In a continuation of the debate that never seems to end, the New England Journal of Medicine has published juxtaposed Commentaries by a researcher questioning some of the Dartmouth Atlas research on geographic and provider spending variation and researchers who have done some of the Atlas’ work. (NEJM Perspective) (NEJM Perspective2) The underlying importance of this debate is the implication that if there is no improvement in outcome linked to higher-spending regions and providers, substantial savings could be had by reducing payments to those regions and providers.
The author of the Perspective questioning the Dartmouth researchers’ conclusions points out that the research assumes that hospitals are responsible for all the costs associated with patients who were inpatients at the hospital, that the Medicare fee-for-service patients who are the subject of Dartmouth’s research may not be representative of all patients, that the Atlas researchers’ methods may not sufficiently adjust for severity of illness and that the research doesn’t directly examine cause and effect between spending levels and health outcomes.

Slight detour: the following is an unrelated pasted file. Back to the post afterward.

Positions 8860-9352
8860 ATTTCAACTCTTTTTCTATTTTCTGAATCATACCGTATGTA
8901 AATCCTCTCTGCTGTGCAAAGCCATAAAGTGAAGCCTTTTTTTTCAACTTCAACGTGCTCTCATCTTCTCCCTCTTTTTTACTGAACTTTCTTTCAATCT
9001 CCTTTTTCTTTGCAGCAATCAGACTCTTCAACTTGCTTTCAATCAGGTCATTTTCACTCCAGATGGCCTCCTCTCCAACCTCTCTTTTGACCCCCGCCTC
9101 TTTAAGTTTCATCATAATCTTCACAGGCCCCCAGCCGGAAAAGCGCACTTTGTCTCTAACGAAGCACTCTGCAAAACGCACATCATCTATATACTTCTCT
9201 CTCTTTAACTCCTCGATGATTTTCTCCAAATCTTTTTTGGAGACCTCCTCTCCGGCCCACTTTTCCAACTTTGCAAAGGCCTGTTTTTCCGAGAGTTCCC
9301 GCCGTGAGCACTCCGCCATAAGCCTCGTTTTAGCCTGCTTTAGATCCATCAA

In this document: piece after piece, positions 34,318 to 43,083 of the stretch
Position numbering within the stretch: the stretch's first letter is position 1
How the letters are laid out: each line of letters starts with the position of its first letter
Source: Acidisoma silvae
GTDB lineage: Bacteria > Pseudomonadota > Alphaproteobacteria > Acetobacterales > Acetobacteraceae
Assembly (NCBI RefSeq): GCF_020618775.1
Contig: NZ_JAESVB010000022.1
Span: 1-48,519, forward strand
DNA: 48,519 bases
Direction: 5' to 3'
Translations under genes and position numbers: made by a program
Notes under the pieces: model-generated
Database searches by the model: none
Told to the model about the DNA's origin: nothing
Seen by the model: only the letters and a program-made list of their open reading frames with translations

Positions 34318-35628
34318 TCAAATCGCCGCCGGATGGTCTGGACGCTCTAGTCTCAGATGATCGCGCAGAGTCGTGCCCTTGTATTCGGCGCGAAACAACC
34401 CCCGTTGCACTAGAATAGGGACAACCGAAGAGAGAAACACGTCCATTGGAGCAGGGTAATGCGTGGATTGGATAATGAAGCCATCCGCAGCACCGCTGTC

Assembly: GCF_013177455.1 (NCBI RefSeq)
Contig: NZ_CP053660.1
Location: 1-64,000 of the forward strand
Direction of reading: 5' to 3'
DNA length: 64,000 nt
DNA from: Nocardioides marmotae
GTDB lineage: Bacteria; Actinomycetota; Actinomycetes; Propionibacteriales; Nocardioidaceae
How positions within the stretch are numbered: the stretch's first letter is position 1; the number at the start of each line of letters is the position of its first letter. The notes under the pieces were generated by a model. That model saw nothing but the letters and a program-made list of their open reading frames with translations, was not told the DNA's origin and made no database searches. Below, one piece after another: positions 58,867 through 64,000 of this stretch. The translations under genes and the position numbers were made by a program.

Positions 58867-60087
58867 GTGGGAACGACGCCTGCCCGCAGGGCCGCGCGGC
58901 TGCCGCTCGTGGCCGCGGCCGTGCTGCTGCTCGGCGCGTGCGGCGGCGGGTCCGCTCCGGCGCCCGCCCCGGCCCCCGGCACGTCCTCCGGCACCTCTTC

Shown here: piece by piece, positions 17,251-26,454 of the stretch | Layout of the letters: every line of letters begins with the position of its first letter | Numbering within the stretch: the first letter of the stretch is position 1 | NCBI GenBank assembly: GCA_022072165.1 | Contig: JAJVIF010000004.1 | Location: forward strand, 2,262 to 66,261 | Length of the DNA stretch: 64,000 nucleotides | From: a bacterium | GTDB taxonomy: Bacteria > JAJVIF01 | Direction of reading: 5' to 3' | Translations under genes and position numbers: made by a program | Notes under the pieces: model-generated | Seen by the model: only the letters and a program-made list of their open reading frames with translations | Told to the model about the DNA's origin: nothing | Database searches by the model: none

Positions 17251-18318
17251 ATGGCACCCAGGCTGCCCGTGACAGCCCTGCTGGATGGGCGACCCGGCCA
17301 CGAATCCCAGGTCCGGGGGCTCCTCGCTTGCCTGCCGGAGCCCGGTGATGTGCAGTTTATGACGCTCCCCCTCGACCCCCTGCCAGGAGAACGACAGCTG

The Dartmouth authors counter that prospective studies on Medicare members come to the same conclusions as does their retrospective research. They point out that they do extensive severity and other adjustments to try to ensure that they are comparing the same type patients in different hospitals. These researchers stick by their conclusion that there are excessive health care costs at the level of the hospital/provider network and that these costs are not correlated with better health.
This is not an unimportant issue, as its outcome should guide public policy. If, as frankly seems likely, there are providers and systems which spend more to get no better outcomes, then policymakers should find an appropriate remedy, whether it is bundling of payments or reduced reimbursement for hospitals and physicians who persist in inappropriate and expensive care patterns.